By ELENA BECATOROS and NICHOLAS PAPHITIS, Associated Press
ATHENS, Greece (AP) — Greece's Parliament late on Tuesday approved new cuts in public sector pensions and government spending required to secure a second package of international rescue loans.
Lawmakers voted 202-80 in favor of cutbacks worth a total euro3.2 billion ($4.31 billion) and aimed at bringing the 2012 budget back in line with targets. Lawmakers from both parties in Prime Minister Lucas Papademos' coalition, the majority Socialists and the conservatives, backed the legislation.
Earlier, the debt-crippled country's Cabinet decided to apply recent labor reforms, including deep cuts to the minimum wage, retroactively to Feb. 14.
Greece is obliged to adopt a series of austerity measures and reforms before it can receive any funds from its new euro130 billion ($174 billion) package of rescue loans from other eurozone countries and the International Monetary Fund.
The bailout, and accompanying bond swap deal with private creditors, are meant to save the country from a potentially catastrophic default in late March that could drag down other financially vulnerable countries and threaten the European Union's joint currency, the euro.
The rescue package is Greece's second in less than two years. The country has been surviving since May 2010 on funds from a first bailout from the eurozone and IMF, and has received euro73 billion ($98 billion) from the initially approved euro110 billion ($147 billion) package.
But more than two years of harsh austerity implemented to secure the rescue funds have taken a hefty toll on the recession-bound Greek economy, with businesses closing in the tens of thousands and unemployment at a record high 21 percent.
"It is dramatic to cut someone's pensions. ... But why do we have to take these measures? Because our budget is still running at a loss," Finance Minister Evangelos Venizelos said in Parliament. "We are still adding debt to our debt. And if we do not start to generate a primary surplus next year, that will be catastrophic."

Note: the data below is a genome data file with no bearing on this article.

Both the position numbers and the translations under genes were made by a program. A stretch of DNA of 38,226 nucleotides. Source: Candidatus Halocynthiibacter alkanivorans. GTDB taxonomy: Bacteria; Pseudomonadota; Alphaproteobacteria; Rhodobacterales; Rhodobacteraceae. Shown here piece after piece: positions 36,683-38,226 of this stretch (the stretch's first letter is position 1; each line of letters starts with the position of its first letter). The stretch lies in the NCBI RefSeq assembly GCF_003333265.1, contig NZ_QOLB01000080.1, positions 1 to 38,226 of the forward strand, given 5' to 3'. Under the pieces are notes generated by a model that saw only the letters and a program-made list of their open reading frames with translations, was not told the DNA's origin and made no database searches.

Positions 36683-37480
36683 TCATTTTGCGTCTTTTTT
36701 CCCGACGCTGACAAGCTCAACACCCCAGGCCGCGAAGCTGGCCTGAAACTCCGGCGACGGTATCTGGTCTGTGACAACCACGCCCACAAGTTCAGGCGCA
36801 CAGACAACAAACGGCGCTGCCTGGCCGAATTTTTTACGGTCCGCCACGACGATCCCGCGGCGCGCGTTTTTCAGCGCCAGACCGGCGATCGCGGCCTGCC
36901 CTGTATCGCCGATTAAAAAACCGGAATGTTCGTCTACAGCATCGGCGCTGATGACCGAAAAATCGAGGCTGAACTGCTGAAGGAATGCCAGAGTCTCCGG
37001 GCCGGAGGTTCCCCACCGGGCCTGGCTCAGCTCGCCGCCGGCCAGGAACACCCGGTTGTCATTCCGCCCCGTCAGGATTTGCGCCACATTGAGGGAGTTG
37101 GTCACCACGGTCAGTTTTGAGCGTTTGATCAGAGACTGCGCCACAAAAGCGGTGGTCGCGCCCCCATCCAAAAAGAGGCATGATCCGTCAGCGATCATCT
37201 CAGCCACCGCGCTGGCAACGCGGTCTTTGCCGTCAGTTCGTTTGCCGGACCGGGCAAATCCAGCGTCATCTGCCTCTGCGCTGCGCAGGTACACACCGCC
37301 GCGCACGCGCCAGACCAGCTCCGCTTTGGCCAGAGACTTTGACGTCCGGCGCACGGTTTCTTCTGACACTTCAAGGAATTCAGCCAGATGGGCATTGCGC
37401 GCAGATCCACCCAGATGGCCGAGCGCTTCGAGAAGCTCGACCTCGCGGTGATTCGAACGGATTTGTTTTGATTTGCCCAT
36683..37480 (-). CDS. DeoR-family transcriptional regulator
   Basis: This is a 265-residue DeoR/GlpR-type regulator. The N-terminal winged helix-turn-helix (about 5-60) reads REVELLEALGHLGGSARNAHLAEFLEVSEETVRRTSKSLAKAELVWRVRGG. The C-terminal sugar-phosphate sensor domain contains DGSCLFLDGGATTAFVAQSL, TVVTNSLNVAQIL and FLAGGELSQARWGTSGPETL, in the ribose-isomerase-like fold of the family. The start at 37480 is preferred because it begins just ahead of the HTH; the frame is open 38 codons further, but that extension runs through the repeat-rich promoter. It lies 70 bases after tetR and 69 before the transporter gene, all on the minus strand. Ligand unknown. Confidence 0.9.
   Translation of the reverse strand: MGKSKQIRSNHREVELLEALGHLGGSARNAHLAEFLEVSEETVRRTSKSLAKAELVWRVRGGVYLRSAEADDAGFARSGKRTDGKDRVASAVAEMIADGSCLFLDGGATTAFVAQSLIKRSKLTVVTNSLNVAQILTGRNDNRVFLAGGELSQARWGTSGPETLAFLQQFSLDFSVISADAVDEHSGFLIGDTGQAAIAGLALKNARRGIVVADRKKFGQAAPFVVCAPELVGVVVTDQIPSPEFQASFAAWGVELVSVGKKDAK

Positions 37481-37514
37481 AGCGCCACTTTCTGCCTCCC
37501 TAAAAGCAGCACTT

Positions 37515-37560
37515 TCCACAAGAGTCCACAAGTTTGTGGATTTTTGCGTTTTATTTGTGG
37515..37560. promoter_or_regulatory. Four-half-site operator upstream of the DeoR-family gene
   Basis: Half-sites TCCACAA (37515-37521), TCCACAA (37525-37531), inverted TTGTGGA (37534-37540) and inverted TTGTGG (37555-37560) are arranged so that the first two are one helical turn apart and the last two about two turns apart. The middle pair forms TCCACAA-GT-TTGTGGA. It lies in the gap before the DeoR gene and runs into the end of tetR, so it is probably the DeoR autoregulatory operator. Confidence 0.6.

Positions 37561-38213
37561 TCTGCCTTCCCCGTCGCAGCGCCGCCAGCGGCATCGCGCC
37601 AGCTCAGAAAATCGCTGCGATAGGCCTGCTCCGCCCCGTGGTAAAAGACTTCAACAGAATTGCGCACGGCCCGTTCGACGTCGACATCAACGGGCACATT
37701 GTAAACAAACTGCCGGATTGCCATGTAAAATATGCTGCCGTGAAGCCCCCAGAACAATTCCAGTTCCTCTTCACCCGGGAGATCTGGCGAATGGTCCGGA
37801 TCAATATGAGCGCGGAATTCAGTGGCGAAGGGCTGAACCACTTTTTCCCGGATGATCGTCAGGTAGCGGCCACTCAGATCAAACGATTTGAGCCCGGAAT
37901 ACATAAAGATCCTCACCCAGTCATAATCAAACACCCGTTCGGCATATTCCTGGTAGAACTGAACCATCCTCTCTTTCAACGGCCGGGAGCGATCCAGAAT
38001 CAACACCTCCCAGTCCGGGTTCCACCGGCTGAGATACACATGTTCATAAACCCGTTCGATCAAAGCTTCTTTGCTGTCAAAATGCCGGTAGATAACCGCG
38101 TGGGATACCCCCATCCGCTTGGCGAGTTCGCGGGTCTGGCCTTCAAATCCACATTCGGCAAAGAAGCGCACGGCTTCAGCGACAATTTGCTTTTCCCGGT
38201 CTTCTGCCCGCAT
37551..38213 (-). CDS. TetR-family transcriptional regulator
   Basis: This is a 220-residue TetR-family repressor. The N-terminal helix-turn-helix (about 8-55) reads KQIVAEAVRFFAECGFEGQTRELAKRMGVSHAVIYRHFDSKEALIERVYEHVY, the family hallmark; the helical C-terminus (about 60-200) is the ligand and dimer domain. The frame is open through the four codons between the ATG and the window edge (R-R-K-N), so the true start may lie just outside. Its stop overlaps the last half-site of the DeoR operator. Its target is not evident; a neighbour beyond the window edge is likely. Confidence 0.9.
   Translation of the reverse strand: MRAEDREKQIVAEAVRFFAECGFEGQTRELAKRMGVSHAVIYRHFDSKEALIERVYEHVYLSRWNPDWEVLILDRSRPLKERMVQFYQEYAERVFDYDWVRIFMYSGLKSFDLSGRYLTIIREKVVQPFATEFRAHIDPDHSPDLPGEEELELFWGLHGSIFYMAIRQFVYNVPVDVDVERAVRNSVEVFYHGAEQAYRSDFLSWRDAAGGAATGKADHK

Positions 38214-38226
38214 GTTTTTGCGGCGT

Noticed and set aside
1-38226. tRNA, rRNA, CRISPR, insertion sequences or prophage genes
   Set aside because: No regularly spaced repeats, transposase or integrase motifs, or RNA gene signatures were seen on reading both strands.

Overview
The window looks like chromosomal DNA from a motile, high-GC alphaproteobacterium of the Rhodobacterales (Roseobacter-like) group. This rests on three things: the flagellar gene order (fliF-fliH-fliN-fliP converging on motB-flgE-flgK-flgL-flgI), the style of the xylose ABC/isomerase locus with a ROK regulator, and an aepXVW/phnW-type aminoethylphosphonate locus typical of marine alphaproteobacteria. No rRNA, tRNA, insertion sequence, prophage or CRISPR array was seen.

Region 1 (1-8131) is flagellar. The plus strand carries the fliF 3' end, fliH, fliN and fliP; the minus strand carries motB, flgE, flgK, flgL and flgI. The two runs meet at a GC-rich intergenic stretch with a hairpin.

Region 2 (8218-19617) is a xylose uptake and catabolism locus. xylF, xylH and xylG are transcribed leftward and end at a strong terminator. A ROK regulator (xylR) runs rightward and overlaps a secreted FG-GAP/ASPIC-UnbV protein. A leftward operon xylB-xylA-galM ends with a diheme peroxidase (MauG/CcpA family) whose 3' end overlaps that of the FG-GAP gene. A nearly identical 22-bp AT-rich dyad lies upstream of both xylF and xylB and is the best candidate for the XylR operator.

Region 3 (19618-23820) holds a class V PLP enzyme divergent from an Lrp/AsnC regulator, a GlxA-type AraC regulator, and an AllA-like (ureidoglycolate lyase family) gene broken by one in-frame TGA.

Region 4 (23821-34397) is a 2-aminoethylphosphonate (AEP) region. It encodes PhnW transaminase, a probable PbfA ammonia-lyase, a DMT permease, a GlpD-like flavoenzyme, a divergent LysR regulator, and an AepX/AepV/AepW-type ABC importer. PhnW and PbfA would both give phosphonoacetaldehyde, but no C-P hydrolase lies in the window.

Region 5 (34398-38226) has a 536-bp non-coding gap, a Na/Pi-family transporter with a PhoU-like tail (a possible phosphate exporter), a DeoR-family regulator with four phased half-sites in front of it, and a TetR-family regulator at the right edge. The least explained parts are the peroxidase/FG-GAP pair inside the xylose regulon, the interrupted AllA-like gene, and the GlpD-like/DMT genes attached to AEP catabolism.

The newly approved legislation imposes nearly euro400 million ($538 million) in cuts to already depleted pensions.
Health and education spending will be reduced by more than euro170 million ($229 million), subsidies to the state health care system will be cut by euro500 million ($673 million), and health care spending on medicine will fall by euro570 million ($767 million).
Furthermore, some euro400 million ($538 million) will be lopped off defense spending — three quarters of which will come from purchases.
The law also revises the 2012 budget, changing the government deficit target to 6.7 percent of gross domestic product from an initial forecast of 5.4 percent.
Measures approved by Papademos' Cabinet earlier Tuesday include a 22 percent cut in the minimum salary, currently at euro751 ($1,010) per month, for private sector workers, and a 32 percent cut for workers under the age of 25, where the rate of unemployment is nearly 50 percent.
Limits also are being imposed on collective wage agreements and the process of labor arbitration, with some measures to remain in effect until overall unemployment falls below 10 percent.